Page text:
Diabetes is estimated to affect over 400 million people worldwide. If you have diabetes, it is important to take especially good care of your oral health.

Diabetes and oral health are closely linked, making it imperative to keep your teeth and gums healthy.

In this article, we’ll cover some of the ways oral health affects diabetes, and how to support good oral health if you have diabetes.


The Link Between Oral Health and Diabetes


Diabetes Can Increase the Risk of Gum Disease

Periodontal disease, also known as gum disease, and high blood sugar levels are closely linked. Gum disease is often referred to as one of the main complications of diabetes.

Individuals with diabetes are more likely to develop gum disease, which is caused by bacteria that build up in the mouth. Because diabetes weakens the immune system, it makes it harder to fight off infections, such as gum disease.

The most important step in preventing periodontal disease is by practising a good oral hygiene routine. Brushing and flossing every day helps prevent the buildup of plaque.

Regular checkups with your dentist are another one of the best ways to prevent gum disease. Your dentist can identify gum disease in its early stages, often before you even notice any symptoms.

Signs and symptoms of gum disease include:

  • Irreversible damage to tooth structures and facial bones
  • Gum recession
  • Gum irritation and sensitivity
  • Bleeding gums
  • Bad breath
  • Shifting of the teeth

It is crucial to detect and treat gum disease early to avoid serious complications, such as tooth loss. Tooth loss presents a list of complications, including dry mouth, shifting of the teeth, and a decreased ability to eat a nutritious diet.
See your dentist at least twice a year for general checkups to ensure gum disease is caught and treated as early as possible. If you notice any signs of gum disease, contact your dentist right away to schedule an appointment.


Diabetes Can Increase the Risk of Oral Health Issues

Along with gum disease, diabetes can increase your risk of other oral health problems.

Some of the most common oral health problems associated with diabetes include:

  • Cavities
  • Changes in taste (this can affect your ability to eat a nutritious diet)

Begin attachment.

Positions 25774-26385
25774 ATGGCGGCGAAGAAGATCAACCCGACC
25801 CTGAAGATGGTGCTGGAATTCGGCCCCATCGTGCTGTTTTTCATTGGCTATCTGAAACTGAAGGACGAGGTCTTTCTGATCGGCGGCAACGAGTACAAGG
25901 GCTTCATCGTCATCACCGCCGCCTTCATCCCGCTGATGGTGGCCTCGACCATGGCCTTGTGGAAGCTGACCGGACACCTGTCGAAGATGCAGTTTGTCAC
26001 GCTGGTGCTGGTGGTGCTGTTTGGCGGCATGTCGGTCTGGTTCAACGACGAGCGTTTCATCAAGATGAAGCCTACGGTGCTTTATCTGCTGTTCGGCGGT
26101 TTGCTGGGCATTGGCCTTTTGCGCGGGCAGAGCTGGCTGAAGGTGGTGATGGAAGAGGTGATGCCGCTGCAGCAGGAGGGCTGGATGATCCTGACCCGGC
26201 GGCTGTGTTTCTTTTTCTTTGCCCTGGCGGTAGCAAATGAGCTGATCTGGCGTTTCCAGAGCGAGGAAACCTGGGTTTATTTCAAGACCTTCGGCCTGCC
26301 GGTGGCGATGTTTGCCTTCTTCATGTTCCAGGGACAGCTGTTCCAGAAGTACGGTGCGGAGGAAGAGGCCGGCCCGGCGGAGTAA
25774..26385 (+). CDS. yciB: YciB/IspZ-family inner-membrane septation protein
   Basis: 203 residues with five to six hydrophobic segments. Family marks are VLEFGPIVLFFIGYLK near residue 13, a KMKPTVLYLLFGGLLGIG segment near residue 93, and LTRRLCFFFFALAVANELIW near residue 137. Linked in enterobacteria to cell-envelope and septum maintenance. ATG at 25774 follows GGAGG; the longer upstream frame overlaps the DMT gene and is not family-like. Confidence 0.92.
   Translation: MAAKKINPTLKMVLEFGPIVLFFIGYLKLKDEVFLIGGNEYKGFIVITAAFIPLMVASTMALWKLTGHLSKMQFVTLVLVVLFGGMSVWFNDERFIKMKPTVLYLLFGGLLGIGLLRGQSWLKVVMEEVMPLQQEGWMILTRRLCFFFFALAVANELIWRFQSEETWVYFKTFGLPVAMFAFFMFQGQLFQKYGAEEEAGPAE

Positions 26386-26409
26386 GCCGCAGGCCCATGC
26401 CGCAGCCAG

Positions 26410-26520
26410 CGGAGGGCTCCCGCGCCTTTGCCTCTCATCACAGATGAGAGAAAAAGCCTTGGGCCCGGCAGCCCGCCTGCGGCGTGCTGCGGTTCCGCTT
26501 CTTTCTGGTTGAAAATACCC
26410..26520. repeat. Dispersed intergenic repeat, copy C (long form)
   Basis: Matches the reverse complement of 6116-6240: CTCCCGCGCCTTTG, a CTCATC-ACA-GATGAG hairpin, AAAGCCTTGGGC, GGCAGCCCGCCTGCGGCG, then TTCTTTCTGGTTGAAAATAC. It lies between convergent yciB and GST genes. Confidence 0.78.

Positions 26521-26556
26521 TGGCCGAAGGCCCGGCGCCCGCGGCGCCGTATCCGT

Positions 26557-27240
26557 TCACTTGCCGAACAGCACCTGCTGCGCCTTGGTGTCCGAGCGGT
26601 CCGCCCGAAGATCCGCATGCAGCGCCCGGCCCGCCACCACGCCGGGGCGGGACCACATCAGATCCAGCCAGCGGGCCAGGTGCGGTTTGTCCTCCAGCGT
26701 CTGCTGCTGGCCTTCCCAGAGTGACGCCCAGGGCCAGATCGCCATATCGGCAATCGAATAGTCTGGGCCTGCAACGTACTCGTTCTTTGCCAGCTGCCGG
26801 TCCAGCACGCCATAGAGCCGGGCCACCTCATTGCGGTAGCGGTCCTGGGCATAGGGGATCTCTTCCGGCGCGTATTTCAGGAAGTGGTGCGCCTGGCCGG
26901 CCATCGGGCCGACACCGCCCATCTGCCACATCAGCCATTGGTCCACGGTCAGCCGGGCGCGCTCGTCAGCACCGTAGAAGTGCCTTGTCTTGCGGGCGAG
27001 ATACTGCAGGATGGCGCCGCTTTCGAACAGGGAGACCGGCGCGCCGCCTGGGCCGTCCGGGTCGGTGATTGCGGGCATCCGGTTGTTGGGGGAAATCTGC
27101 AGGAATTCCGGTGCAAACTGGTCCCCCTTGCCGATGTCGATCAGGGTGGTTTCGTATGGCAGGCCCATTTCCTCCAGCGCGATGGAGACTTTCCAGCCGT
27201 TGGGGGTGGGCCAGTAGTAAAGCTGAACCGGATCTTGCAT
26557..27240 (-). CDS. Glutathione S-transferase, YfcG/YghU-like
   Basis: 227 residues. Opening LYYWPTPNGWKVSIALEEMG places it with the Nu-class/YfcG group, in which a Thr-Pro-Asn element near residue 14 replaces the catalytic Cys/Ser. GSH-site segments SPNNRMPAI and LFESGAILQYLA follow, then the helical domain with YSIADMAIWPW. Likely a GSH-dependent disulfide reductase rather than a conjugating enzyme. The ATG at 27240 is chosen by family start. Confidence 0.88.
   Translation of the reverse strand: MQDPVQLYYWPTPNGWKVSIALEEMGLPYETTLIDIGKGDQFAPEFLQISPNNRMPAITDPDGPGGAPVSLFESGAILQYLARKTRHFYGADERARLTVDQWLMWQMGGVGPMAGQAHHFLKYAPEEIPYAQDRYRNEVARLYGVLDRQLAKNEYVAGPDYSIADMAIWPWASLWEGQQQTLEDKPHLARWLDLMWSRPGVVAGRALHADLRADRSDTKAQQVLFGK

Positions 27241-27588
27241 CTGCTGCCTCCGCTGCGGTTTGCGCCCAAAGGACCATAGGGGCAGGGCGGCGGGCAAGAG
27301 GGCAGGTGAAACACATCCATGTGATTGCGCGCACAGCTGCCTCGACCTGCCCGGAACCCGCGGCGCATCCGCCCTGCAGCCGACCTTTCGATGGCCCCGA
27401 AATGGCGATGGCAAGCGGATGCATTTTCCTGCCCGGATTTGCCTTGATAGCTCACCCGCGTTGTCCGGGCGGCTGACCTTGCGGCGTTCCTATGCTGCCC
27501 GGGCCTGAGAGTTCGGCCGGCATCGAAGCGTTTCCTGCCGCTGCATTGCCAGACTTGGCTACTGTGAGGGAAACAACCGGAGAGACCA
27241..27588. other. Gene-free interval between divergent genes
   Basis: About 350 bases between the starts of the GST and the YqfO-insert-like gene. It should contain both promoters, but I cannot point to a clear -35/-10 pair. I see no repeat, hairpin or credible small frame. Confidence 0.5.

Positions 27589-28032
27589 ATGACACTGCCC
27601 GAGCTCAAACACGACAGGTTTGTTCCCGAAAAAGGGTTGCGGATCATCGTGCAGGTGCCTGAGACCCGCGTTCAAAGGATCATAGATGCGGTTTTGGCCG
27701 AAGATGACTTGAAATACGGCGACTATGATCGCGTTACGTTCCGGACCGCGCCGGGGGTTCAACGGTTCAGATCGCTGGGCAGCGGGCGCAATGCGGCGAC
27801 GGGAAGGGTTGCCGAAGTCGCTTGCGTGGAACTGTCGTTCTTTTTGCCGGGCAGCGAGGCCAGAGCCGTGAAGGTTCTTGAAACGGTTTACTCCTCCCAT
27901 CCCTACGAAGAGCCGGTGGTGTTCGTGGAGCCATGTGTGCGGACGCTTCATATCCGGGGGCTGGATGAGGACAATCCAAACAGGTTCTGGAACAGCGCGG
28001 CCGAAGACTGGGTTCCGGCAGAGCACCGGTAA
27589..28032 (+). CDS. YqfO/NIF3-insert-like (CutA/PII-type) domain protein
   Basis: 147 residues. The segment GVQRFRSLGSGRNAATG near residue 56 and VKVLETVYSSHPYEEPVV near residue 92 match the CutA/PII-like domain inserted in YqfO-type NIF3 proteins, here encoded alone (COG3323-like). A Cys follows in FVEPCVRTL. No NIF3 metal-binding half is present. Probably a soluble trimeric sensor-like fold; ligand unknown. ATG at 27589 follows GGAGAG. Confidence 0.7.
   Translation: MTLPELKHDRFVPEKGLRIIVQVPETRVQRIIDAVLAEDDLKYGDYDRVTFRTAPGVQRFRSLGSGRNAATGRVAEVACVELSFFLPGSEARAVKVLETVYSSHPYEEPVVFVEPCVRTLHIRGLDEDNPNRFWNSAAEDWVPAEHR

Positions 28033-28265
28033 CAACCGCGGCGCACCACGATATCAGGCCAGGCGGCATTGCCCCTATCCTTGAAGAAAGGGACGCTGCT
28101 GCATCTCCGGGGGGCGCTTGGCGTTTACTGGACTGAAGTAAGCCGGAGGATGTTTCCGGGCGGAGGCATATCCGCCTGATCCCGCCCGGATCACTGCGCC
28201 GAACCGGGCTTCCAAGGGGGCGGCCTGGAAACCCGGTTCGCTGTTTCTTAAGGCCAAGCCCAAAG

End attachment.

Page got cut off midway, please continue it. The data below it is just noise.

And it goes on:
• Dry mouth
  • Thrush (a fungal infection)
  • Tooth loss
  • Gum abscesses
  • Lichen planus (an autoimmune condition)
  • Mouth ulcers

People with diabetes are more prone to infections, especially when their blood sugar isn’t under control.


Gum Disease Can Make Diabetes Worse

Advanced gum disease can cause blood sugar levels to rise, making it even harder to control blood sugar levels. This can lead to a vicious cycle where gum disease makes diabetes worse, which then causes gum inflammation and out-of-control bacteria that worsen gum disease.

Then, the cycle continues and increased gum inflammation makes it harder for insulin to work properly.


Diabetes Can Increase Healing Time After Dental Procedures

High blood glucose can cause increased healing time and a higher risk of infection after mouth surgery. If you need serious dental work or oral surgery, let your dentist know you have diabetes.

Before oral surgery or extensive dental work, ask your dentist:

  • For a detailed after-care plan
  • How to treat post-surgery soreness
  • When and how often you should be checking your blood glucose before and after your procedure
  • When you should be taking any prescribed medicines


Good Oral Health Can Help Manage Diabetes

By taking good care of their teeth and gums, individuals with diabetes can help control their blood sugar levels and prevent complications.

Good oral hygiene should involve:

  • Brushing, using a soft-bristled toothbrush and gentle circular motions, at least twice a day for two minutes
  • Flossing daily
  • Using mouthwash once a day, if recommended by your dentist
  • Regular dental checkups and cleanings at least twice a year, or more depending on your dentist’s recommendation